The Obama Watch

Simply a Statist

Figuring out Barack Obama's place on the political spectrum.

By 8.5.10

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One of the simplest ways of measuring political ideology is the famous baseball diamond. The bottom corner is labeled "Statist" while the other vertices, going clockwise, are "Left," "Libertarian," and "Right." The lower-left and lower-right sides of the diamond measure Personal Freedom and Economic Freedom respectively. Bill Kristol is about halfway up the first base line, Lindsey Graham is somewhere near the pitcher's mound, Tom Coburn is hugging the Green Monster, Ron Paul is in far center field, and so forth.

Where does that put Barack Obama?

I found myself asking that question the other day after reading something mind-bending. The Obama Administration wants to add e-mails to the list of records the FBI can peruse without a warrant or court approval. In fairness, the content of the e-mails would supposedly remain private. But the feds could access information like the name of the sender, the time of the sending, and other information like Google searches.

All this is curious because, as leftists gleefully sang in the streets for most of 2009, this isn't the Bush Administration anymore. According to the MoveOn.org storybook, George W. Bush was a psychotic fascist who rode roughshod over our civil rights in the name of prosecuting an endless war. Barack Obama was supposed to be the savior who would dissolve the mortar of the police state with hope and change on day one of his presidency. Instead, it looks more like he's riding roughshod over our civil rights in the name of prosecuting a different war.

The great civil liberties revolution that Barack Obama promised during the campaign died shortly after Barack Obama was inaugurated. Early on, the Department of Justice went to court and fought to continue the Bush Administration's practice of indefinitely detaining terrorism suspects without a trial. The DOJ also asserted a "states' secrets" doctrine that allowed the government to withhold national security information for virtually any reason. Guantanamo Bay, considered a scab on the American spirit by most progressives, remains open for business. Oh, and a little resolution called the Patriot Act was renewed this year.

Civil libertarians spent most of the Bush Administration conjuring up images of government spooks listening in on phone conversations and FBI agents kicking down library doors. Obama seems determined to extend that power to the internet as well, the final frontier of unfettered capitalism. The Cybersecurity Act of 2009 gave the president power to shut down portions of the internet and the secretary of commerce unrestricted access to internet communications. The FCC is hammering out a way to give itself regulatory power over the web. It's statism for the digital age.

It wasn't supposed to be this way. In March, 2008, New York Times columnist Jeffrey Rosen wrote a column called "A Card-Carrying Civil Libertarian." Cooed Rosen, "If Barack Obama wins in November, we could have not only our first president who is an African-American, but also our first president who is a civil libertarian."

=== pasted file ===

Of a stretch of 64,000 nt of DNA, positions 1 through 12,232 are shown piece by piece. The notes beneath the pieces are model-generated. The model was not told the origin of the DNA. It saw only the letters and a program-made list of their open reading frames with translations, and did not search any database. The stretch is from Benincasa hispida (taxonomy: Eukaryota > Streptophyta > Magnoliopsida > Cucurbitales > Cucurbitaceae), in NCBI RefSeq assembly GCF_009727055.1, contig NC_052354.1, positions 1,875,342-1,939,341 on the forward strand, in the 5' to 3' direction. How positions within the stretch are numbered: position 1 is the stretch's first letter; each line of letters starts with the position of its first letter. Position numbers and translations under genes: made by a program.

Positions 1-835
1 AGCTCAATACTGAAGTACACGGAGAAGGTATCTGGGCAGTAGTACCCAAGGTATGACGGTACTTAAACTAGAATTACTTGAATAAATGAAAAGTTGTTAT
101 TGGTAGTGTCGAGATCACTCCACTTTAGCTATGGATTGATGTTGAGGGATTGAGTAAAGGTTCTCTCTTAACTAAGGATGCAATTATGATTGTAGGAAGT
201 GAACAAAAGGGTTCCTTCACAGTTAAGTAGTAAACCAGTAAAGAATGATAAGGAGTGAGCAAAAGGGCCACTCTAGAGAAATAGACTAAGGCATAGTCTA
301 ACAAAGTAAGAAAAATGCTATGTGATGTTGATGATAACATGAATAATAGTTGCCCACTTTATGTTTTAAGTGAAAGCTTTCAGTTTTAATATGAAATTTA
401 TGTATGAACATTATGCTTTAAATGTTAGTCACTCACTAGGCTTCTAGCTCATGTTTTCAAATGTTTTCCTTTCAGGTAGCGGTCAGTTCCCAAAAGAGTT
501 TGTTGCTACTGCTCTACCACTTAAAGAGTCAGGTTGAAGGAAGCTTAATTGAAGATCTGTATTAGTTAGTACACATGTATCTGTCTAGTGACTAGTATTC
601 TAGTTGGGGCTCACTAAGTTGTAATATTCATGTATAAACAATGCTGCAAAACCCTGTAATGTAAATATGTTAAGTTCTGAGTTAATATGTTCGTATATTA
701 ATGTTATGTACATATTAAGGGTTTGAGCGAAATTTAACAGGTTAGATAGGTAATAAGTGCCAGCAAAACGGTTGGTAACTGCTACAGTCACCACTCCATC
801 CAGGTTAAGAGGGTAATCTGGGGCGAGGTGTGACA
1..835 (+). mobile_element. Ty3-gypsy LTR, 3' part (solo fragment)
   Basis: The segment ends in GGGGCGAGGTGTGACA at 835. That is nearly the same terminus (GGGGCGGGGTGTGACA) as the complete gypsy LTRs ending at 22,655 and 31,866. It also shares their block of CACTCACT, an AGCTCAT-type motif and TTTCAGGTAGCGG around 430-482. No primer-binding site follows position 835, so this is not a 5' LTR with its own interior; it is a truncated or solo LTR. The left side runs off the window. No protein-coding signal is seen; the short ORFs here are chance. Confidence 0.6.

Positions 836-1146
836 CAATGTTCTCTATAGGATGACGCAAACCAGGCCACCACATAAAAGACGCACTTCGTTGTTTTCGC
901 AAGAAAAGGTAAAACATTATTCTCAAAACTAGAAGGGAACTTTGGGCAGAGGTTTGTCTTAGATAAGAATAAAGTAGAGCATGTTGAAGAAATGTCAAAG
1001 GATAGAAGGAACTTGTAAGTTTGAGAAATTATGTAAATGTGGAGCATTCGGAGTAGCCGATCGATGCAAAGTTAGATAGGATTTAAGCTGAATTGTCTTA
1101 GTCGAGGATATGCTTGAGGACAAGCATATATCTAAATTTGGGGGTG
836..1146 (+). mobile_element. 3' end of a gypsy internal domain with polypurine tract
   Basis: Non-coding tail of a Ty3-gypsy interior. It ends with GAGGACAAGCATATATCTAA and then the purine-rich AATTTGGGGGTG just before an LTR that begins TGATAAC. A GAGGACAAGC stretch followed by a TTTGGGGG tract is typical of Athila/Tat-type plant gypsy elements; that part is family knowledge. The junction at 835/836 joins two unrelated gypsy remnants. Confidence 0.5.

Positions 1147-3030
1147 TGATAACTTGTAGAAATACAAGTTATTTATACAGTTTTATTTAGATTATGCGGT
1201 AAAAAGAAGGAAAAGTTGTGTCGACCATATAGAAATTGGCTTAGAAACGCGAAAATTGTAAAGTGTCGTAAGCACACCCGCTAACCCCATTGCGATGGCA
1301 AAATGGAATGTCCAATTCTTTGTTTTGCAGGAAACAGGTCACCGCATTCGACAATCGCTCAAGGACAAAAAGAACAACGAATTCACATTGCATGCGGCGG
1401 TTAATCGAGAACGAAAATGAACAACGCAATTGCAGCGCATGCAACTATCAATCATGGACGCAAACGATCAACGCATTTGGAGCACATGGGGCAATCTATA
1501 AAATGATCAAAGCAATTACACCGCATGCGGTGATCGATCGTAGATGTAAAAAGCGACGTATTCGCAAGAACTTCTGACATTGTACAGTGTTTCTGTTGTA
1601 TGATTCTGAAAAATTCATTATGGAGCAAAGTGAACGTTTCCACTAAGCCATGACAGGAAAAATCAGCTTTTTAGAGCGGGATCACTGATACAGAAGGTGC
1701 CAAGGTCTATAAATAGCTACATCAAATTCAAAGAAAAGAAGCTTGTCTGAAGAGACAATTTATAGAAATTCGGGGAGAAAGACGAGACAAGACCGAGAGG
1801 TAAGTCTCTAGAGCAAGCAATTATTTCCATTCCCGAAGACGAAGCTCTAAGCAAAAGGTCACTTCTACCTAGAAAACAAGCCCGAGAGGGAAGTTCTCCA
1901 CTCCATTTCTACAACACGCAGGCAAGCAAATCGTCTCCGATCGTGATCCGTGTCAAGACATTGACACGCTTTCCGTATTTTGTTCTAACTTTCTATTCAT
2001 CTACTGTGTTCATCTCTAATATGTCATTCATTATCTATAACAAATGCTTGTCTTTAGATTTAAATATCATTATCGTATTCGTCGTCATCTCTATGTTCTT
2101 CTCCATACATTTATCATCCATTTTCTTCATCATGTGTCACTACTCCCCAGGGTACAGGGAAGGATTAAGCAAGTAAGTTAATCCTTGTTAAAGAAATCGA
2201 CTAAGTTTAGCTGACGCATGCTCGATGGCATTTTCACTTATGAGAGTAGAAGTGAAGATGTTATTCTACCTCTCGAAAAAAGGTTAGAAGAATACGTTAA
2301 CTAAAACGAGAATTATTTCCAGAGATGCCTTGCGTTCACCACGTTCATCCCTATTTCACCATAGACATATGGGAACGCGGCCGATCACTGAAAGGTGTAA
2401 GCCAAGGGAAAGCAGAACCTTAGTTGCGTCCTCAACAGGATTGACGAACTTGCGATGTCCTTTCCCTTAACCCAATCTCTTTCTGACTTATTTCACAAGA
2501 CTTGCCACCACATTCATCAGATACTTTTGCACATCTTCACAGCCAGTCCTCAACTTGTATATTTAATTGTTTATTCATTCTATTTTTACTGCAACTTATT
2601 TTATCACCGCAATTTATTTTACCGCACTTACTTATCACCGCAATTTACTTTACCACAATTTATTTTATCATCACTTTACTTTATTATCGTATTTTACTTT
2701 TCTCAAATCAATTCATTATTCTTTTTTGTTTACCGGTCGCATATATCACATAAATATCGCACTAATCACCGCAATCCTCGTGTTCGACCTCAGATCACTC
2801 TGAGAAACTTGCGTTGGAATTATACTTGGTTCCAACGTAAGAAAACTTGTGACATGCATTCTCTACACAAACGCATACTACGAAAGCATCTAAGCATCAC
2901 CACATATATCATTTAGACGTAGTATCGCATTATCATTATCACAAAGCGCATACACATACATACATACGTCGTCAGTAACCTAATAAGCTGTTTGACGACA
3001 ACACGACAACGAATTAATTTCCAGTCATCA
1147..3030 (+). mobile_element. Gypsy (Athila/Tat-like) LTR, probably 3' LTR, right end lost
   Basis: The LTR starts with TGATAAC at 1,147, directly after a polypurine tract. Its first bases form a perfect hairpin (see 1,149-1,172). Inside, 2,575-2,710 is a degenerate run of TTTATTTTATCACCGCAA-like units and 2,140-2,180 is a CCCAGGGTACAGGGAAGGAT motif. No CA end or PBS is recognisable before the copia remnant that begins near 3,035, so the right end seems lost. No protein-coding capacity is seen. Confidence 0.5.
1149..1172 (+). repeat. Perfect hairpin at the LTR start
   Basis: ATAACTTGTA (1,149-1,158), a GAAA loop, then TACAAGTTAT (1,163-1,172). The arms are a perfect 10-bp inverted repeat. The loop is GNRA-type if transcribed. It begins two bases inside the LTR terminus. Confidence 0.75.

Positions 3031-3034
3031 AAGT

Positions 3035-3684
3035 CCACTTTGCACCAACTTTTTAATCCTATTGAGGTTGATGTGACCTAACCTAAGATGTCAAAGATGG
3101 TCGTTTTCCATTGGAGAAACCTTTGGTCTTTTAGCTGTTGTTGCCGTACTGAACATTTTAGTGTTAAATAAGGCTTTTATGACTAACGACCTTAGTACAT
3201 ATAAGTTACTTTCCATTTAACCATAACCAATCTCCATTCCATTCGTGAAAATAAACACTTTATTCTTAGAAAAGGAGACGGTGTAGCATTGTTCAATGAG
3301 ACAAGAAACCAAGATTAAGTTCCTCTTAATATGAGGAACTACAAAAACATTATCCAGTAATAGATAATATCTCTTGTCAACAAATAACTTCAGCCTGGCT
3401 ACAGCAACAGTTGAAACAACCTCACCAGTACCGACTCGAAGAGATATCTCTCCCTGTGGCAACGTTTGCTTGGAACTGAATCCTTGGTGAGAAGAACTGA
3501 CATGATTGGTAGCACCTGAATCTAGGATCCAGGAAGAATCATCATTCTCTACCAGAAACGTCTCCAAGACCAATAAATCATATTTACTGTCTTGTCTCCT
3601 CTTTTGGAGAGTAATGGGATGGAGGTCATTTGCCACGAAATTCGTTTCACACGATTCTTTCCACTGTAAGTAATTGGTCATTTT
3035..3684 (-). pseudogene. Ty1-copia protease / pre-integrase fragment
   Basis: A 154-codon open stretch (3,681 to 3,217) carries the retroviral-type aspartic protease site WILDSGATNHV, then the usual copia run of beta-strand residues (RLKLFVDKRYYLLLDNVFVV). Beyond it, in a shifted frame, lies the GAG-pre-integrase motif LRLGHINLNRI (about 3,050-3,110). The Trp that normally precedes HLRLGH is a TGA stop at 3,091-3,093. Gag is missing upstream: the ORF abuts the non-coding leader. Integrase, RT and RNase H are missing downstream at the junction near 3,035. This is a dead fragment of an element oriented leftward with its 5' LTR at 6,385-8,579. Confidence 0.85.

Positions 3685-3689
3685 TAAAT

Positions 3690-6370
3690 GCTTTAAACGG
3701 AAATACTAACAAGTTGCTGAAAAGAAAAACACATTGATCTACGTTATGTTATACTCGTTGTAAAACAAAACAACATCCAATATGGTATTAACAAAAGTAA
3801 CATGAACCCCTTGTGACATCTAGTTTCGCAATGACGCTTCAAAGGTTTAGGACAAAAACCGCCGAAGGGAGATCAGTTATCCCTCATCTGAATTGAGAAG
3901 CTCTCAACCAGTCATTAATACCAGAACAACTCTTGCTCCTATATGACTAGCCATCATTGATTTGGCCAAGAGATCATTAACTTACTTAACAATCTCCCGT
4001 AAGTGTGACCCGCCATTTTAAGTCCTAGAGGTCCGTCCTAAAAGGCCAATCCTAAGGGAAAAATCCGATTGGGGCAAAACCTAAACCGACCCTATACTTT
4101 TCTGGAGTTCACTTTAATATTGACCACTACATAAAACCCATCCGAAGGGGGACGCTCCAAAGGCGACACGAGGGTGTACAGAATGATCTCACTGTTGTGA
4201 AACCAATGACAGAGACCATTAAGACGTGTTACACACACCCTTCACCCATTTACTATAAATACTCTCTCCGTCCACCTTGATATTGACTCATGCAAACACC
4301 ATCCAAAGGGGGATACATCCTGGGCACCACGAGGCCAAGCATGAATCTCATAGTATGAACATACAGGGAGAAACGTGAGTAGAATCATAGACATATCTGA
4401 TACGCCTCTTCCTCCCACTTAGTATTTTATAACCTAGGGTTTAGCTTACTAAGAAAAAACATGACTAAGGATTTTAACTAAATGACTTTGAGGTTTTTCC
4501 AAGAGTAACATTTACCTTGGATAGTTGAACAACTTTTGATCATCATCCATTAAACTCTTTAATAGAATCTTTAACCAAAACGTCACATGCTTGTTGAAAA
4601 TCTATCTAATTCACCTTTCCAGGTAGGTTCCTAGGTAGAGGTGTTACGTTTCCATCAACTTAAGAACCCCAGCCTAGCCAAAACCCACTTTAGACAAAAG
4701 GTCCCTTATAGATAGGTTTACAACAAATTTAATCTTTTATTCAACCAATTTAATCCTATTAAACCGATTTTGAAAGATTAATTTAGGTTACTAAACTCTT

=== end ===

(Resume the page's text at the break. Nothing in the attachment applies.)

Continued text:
For those of us on the right who had grown jittery about the Bush Administration's vast claims of executive power, Obama's election had a (very slim) silver lining. If nothing else, we thought, an Obama Administration would pay more heed to our civil liberties. What a naïve and fatuous assumption.

Back to the baseball diamond. Where do we place Barack Obama? The answer seems to be squarely in the statist corner, perhaps somewhere behind the catcher, so far back that the fans seated in the first row behind home plate could touch him. The man doesn't seem to have an ounce of economic or personal freedom in his body.

It's sometimes hard to understand the philosophy of someone like Dennis Kucinich, who lovingly trusts the government with his money but not his civil liberties. But with Obama, it's coldly, calculatedly, simplistically logical. He trusts the state over the individual in every aspect of American life. Period.

This administration just rammed through a bill forcing everyone to purchase health insurance. Its bureaucrats are hard at work on a campaign to make Americans less fat. Its ideological peers in Congress just passed a financial reform bill requiring government diversity czars at every major private bank. Its Department of Justice has gone after, among other targets, a school district in New York because a male student was being bullied for dressing like a girl.

The president doesn't seem to believe the private sector deserves any breathing room. There's no nook or cranny of American life that's beyond regulation.

It's been written that we live in a post-constitutional age where serious checks on the federal government, like the Tenth Amendment, aren't respected. That's not entirely true, but to the extent that it is, our only defense is leaders with limits. If the Constitution doesn't check the growth of government, then our statesmen must check their desires to grow government.

Barack Obama doesn't have those restraints. That's why it's so crucial we elect leaders who will limit his statism.

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About the Author

Matt Purple is The American Spectator's assistant managing editor.